The Eight-Limbed Path of Yoga Explained
By: Steph Ball-Mitchell, E-RYT-500, RPYT, RCYT, YACEP
Modern yoga classes often only focus on the physical postures or breathing practices in yoga, but yoga actually has many other parts that are profound when explored to their depth. The eight-limbed path of yoga forms the foundation of traditional yoga practice. Each limb of yoga builds upon the next, all bringing you toward the ultimate goal of awakening or enlightenment.
In this article, we will explore what is the eight-limb path of yoga and explain how you can practice each of the eight limbs of yoga on your own. Yoga is a practice, so it is essential to take this transformative philosophy into your daily life to experience the benefits it has to offer. Now, let’s dive into the eight limbs of yoga!
The eight-limb path of yoga is the foundational overview of the primary components of traditional yoga practice. Each of the eight limbs plays a vital part in supporting a serious yoga practitioner towards the ultimate goal of yoga: samadhi or enlightenment.
The concept of the eight limbs of yoga was first introduced by Sage Patanjali in the text of the Patanjali Yoga Sutras, written around 200 BCE to 200 CE. The phrase of the eight-limb path of yoga comes from the Sanskrit word ashtanga yoga. Ashta means eight, and anga means limb, forming the basis of traditional ashtanga yoga, not to be mistaken with Ashtanga Vinyasa Yoga created by Pattabhi Jois.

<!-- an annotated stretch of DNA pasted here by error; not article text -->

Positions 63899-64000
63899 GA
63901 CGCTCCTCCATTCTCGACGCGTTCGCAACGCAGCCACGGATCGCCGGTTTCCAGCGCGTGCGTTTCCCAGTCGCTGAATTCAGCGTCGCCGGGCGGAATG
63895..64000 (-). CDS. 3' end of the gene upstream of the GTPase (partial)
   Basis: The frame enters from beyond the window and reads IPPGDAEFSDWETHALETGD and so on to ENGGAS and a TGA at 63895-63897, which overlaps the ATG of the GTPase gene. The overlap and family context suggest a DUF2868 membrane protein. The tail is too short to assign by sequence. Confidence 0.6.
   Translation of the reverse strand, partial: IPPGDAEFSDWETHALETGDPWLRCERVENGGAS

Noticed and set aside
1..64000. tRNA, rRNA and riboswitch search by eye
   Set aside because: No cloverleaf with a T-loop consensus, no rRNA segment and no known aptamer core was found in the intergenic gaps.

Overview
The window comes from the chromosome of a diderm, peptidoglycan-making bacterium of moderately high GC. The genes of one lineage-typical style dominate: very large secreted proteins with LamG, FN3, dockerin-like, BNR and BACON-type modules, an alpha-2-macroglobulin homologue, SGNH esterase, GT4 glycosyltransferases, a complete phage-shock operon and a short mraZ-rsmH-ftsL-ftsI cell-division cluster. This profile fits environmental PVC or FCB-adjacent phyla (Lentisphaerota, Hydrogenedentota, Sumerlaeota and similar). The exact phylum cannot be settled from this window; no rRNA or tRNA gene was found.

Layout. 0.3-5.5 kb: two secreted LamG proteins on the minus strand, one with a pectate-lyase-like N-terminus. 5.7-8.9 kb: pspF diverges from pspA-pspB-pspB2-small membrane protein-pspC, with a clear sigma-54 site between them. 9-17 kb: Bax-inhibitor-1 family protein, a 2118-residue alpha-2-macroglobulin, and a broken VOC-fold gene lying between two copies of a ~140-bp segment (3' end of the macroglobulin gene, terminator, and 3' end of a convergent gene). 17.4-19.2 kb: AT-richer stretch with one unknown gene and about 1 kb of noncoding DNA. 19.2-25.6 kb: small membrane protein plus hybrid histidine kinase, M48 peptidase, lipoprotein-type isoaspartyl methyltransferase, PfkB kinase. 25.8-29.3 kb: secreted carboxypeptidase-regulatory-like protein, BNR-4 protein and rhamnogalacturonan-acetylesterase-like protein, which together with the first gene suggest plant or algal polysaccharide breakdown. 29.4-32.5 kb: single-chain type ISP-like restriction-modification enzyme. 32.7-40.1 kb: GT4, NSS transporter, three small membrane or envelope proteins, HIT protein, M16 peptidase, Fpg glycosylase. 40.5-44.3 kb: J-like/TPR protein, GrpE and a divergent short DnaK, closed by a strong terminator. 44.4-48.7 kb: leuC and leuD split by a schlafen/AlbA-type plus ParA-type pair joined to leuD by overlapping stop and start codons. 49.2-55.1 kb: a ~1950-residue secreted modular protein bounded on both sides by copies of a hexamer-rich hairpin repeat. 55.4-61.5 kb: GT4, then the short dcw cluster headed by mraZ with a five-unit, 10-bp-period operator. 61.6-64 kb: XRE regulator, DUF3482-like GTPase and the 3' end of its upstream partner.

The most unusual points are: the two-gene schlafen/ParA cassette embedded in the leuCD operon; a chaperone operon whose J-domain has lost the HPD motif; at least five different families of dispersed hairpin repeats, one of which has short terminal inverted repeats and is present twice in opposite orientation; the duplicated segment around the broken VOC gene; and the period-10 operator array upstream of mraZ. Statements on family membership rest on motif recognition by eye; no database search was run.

The eight-limb path of yoga is made up of the following eight components, and the first two components also have five sub-components, explained briefly below:
o Ahimsa – non-violence
o Satya – truthfulness
o Asteya – non-stealing
o Bhramacharya – celibacy or energy conservation
o Aparigraha – non-hoarding
o Saucha – purity
o Santosha – contentment
o Tapas – austerity
o Svadhyaya – self-study
o Ishvara-pranidhana – devotion or surrender to a higher power
· Asana – physical poses
· Pranayama – breathing practices
· Pratyahara – withdrawing the senses inwards
· Dharana – focusing the mind
· Dhyana – meditative absorption
· Samadhi – enlightenment
Each limb is considered an essential part of the path. Although these limbs go in a particular order and do ultimately lead to the final destination of samadhi, these limbs are also deeply intertwined with each other and typically practiced simultaneously rather than as individual discrete practices.
For example, in a traditional yoga practice, you may bring in the concept of ahimsa or non-violence, which is one of the yamas, into your yoga asana practice while also focusing on building tapas or austerity, which is one of the niyamas, during your pranayama practice. Then, weaving all of these elements together in your asana and pranayama practice, you might also explore cultivating a focused state of mind by withdrawing your senses inwards through pratyahara that brings you deeper into the meditative elements of dharana and dhyana, and perhaps one day towards samadhi.
The yamas, or the ethical restraints, are the first step of the eight-limbed path of yoga, making them a foundational step for all serious yoga practitioners. This limb has five components: non-violence, truthfulness, non-stealing, celibacy or energy conservation, and non-hoarding. These are essentially guidelines on how to live a more ethical and harmonious life.